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1942A EC - History

Extra Credit / Study Guide for Final

The Compromise of 1850 a package of 5 separate bills passed in the US(Sep 1850) defused a 4yr confrontation between the slave states &free states about status of territories acquired during the Mex-Amer War (1846–1848).
Manifest Destiny the 19th-century belief that the United States would inevitably expand westward to the Pacific Ocean and into Mexican territory, God believed this
The Gold Rush The California Gold Rush began on January 24, 1848, when gold was found by James W. Marshall at Sutter's Mill in Coloma, California. All told, the news of gold brought some 300,000 people to California from the rest of the United States and abroad
Monroe Doctrine a policy of u.s. opposition to any European interference in the affairs of the western hemisphere, announced by President Monroe in 1823
Bill of Rights the first ten amendments to the united states constitution, added in 1791 and consisting of a formal list of citizens' rights and freedoms
Articles of Confederation a document, adopted by the second continental congress in 1777 and finally approved by the states in 1781, that outlined the form of government of the new United States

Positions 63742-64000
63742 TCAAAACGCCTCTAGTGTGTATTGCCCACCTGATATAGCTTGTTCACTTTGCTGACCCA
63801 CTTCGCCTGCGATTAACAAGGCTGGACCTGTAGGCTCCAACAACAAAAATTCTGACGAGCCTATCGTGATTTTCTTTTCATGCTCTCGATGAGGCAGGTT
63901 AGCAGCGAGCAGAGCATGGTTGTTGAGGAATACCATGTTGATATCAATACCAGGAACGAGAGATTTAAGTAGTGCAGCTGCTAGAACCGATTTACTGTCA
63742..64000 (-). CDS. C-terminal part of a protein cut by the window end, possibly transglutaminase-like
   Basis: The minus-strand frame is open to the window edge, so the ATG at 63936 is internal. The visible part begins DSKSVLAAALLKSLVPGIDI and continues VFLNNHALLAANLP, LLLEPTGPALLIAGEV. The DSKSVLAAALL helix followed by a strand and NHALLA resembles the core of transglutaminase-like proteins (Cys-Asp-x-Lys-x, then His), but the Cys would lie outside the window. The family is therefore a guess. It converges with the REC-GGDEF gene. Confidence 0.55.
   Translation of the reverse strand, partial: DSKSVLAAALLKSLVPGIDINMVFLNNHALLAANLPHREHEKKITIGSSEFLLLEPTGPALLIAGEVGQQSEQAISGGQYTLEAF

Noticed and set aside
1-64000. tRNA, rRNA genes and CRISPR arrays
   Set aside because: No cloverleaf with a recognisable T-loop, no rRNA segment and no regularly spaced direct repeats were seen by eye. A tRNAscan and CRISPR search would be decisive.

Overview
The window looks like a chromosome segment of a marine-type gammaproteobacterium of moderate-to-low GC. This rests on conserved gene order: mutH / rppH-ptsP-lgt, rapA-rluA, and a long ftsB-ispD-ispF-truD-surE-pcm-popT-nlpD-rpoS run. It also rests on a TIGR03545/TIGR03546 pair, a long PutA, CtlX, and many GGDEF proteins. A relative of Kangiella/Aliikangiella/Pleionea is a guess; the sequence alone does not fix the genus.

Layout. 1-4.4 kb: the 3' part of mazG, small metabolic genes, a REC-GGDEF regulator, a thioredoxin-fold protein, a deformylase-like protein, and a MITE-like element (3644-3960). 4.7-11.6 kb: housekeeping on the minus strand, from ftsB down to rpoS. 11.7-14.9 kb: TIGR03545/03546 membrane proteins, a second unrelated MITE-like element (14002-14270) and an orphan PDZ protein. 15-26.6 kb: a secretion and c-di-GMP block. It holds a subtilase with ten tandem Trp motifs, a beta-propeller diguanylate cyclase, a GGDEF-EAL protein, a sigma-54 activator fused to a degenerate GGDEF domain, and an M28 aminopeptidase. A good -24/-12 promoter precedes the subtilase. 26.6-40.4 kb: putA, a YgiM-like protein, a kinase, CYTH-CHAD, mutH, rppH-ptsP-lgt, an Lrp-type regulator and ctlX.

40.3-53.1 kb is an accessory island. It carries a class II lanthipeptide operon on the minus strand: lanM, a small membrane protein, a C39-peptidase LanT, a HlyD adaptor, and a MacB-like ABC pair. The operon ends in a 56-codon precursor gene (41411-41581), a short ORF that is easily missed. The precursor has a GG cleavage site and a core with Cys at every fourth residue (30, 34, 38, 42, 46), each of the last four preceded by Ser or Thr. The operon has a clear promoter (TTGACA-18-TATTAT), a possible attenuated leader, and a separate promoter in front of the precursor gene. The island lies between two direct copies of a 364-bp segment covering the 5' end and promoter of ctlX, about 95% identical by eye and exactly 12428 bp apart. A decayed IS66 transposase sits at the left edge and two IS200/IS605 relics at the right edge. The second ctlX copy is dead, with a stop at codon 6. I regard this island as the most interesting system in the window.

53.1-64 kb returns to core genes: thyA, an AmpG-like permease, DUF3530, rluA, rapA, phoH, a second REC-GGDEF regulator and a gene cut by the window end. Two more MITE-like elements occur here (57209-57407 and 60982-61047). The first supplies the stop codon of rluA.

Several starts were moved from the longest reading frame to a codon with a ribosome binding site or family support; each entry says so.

Life in the 1800s People who could afford to move out of the cities moved into suburbs, it was difficult to find housing in cities, and city housing was often overcrowded, and unsanitary.
Farm life in the 1920s After WWI, farmers experienced high surpluses, prices for farm goods fell, and many American farmers went into debt.
Imperialism the policy of extending a nation's authority over other countries by economic, political, or military means
Gilded Age An era when some Americans made a large amount money from industrial capitalism. These Americans were characterized by showy wealth, lavish parties, and huge mansions. It also was marked by political scandals and corruption.
Social Gospel Movement a 19th-century reform movement based on belief that Christians have a responsibility to help improve working conditions and alleviate poverty
Trail of Tears marches in which the Cherokee people were forcibly removed from Georgia to the Indian Territory in 1838-1840, with thousands of the Cherokee dying on the way
Tammy Hall famous political machine in New York
Political Corruption of the 1800s Political Corruption is the use of powers by government officials for illegitimate private gain.
Americanization Movement education program designed to help immigrants assimilate to American culture
Seneca Falls Convention a women's rights convention in Seneca Falls, New York, in 1848
Enlightenment an intellectual movement that began in Europe, and the Great Awakening, a colonial religious movement, influenced people's thinking throughout the thirteen colonies
Industrialization industrialization is the period of social and economic change that transforms a human group from an agrarian society into an industrial one.
Fourteen Points the principles making up President Woodrow Wilson's plan for world peace following World War I